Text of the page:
I’ve been listening to a lot of Podcasts at work lately but I don’t like to listen to the grown-up ones. I tend to listen on my way to and from work and during the quieter times in the office. So, they need to be light and not distract me from what I’m doing. Obviously, film podcasts are up there for my listening pleasure and I’ve just started getting into a new one. I plan on talking about that in-depth later this week but, for now, a recent episode has inspired me for this TBT post. In one episode, Nish Kumar (British comedian interested in politics and social commentary. Also, one of my weird comedy crushes but enough of that) was talking about how he can’t watch Woody Allen movies any more. And I get it. I’ve read Dylan Farrow’s letter and I get it. The allegations prove that Allen is not a nice man but how far do we tie up a person with their art? Do the awful things he’s done suddenly mean that Annie Hall isn’t a good film? It’s a question I’ve continually asked myself and I have no answer. But it came to my mind when I decided to finally watch Carnage this week. I’d forgotten who directed it so when the name Roman Polanski came up on the screen I paused the film. Ultimately, I decided that watching the film wasn’t me letting him off. But I still felt weird about it. But this isn’t the place to get into this.
Dear William Shakespeare,
I think the first time I can remember studying you in any depth was in year 8. So I would have been about 12/13 years old if my maths is any good. We were focusing on Macbeth and, in particular, the witches speech. We had to come up with our own version or something. I’m not entirely sure what the point of studying you at that time was but I was definitely drawn in by the whole witch and magic vibe that you were giving off. So, you could say, I’ve loved you from the beginning. And it’s a love that has continued with every new play I have discovered and with every play that I have revisited. With every sonnet I’ve analysed. With every play I’ve watched or film adaptation I’ve seen. I wouldn’t go so far as to compare it to Romeo and Juliet’s because we all know how stupid that whole relationship was but I’d happily compare it to Nerissa and Gratiano (one of the most underappreciated but most adorable romances in your plays).
And I could go on and on about why I loved you and what you mean to me. I could tell you which my favourite plays are. Question why I still find myself having to reassure people who you aren’t too difficult or the language is too hard to understand. I could thank you for the many ways in which you’ve changed our language or our culture. How you’ve remained relevant for such a long time and remain one of the key figures in English literature. I could revisit some of the times I’ve watched you on stage. Name drop Michael Sheen again and talk about how great an experience it was to watch him play Hamlet on stage. How watching Tom Hiddleston play Coriolanus whilst sitting next to a non-Shakespearean friend was both an uplifting and totally anxiety-filled experience. I could go on and on about how wonderful you are. But I won’t.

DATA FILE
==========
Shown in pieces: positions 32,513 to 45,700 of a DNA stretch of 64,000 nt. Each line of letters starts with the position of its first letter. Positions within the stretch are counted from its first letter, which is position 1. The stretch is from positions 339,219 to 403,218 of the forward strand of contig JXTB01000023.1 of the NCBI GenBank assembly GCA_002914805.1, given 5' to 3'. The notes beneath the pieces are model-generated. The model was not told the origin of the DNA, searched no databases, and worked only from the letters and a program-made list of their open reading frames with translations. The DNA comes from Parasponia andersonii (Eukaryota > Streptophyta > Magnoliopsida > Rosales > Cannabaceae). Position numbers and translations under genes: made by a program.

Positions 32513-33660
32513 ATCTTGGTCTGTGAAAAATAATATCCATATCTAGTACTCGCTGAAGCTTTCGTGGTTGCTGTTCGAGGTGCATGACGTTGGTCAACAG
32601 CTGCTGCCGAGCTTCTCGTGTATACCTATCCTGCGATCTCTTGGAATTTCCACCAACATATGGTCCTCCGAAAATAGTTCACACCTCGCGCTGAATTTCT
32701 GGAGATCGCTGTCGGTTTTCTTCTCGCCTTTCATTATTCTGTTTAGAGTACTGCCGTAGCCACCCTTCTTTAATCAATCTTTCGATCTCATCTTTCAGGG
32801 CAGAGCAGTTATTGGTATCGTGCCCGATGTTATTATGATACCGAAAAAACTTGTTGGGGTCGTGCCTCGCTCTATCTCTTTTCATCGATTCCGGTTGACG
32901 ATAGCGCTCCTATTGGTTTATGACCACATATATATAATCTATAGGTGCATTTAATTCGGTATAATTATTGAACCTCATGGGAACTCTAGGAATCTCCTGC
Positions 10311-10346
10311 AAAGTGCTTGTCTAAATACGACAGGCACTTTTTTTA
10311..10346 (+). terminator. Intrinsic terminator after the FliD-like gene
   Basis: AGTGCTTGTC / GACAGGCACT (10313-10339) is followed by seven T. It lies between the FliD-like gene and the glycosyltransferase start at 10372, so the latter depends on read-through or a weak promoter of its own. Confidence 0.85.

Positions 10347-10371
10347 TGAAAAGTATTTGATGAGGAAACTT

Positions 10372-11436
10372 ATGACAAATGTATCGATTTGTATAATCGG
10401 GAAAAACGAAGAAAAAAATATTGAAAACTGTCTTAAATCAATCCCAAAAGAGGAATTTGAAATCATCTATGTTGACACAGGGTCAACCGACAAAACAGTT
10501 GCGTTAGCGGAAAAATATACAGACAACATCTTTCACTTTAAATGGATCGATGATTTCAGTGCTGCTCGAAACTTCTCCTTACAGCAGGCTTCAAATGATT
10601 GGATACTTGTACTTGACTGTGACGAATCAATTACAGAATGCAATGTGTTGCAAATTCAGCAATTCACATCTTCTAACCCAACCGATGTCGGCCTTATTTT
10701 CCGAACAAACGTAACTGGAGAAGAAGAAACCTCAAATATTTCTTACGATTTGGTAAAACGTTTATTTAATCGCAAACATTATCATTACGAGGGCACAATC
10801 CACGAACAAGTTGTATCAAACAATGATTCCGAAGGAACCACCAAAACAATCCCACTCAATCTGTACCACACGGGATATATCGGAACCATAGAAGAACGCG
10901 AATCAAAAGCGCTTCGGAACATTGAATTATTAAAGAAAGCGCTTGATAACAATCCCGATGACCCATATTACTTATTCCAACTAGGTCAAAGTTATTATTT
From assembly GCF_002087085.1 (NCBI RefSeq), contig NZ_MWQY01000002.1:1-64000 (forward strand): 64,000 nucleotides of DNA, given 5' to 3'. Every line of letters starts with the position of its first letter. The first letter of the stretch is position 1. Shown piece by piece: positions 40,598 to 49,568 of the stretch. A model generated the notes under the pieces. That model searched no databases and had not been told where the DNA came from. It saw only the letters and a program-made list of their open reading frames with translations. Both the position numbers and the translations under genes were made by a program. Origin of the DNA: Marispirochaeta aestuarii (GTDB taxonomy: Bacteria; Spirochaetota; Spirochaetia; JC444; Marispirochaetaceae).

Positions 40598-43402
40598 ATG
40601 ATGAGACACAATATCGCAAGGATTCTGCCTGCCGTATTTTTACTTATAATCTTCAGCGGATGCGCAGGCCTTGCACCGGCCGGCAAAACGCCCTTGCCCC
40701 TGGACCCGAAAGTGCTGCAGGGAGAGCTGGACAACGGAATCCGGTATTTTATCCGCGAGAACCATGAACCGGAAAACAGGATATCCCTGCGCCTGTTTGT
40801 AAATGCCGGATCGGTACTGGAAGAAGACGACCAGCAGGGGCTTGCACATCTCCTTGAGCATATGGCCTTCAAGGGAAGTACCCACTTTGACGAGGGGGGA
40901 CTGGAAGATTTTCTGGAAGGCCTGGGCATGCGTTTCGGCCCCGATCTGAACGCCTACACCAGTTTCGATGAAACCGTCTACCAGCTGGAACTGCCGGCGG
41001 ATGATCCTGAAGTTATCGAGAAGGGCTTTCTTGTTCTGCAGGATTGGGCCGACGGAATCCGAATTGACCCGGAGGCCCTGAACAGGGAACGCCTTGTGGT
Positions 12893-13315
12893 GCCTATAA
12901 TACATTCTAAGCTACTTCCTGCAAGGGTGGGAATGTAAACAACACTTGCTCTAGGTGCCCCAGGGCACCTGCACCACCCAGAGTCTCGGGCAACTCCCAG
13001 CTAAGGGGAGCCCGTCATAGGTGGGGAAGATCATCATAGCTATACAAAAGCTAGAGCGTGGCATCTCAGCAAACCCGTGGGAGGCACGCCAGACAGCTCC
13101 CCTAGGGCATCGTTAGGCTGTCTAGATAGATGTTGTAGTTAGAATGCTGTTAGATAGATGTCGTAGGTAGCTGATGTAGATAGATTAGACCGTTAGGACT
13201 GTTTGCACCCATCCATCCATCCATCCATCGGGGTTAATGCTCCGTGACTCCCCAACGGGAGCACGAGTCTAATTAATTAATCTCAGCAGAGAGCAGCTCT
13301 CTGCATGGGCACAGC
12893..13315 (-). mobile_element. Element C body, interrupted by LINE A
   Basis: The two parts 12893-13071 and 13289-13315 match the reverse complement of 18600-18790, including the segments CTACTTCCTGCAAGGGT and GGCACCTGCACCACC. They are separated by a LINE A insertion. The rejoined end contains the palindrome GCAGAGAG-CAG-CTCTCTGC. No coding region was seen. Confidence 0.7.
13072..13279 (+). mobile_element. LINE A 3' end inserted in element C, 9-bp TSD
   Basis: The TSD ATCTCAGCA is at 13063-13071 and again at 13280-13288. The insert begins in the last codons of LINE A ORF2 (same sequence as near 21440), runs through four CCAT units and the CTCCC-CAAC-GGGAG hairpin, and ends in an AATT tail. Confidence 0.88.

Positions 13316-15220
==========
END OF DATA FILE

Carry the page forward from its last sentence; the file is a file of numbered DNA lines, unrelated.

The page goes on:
Instead, because I might not get this chance again, I want to ask you a question. What’s with all the cross-dressing, dude? I mean, was it really that funny to have so many of your characters dress up in someone else’s clothes and be mistaken for someone else? Was it really worth the cheap laughs to have The Merchant of Venice end on a pointless case of women dressing as men again? It undervalues the rest of the narrative to have that scene at the end where the two women trick their new husbands into giving them their rings. I was with you when Portia was using the disguise to school a bunch of men even if it does raise some questions. It was still a power move. But then the thing about the rings? Unnecessary. Portia is one of the most irritating women in you plays and it’s because she plays that stupid game. And don’t even get me started on Rosalind.
Was the taste in humour so unsophisticated in your day that all it took was one women to dress up as a man to create the best comedy of all time? Imagine what your audiences would have though of Mrs Brown’s Boys. They’d bloody love it. But I’m happy that you found something that worked for you. And, maybe, you were making some bold statement about gender and women. Maybe you were allowing these women to take a significant part in their stories that they would have been unable to do dressed as a man. Maybe. Or maybe it was simply to give the poor young man pretending to be Portia a chance to play a boy for once? Either way. I’m worried about you, man.
Exit, pursued by a bear.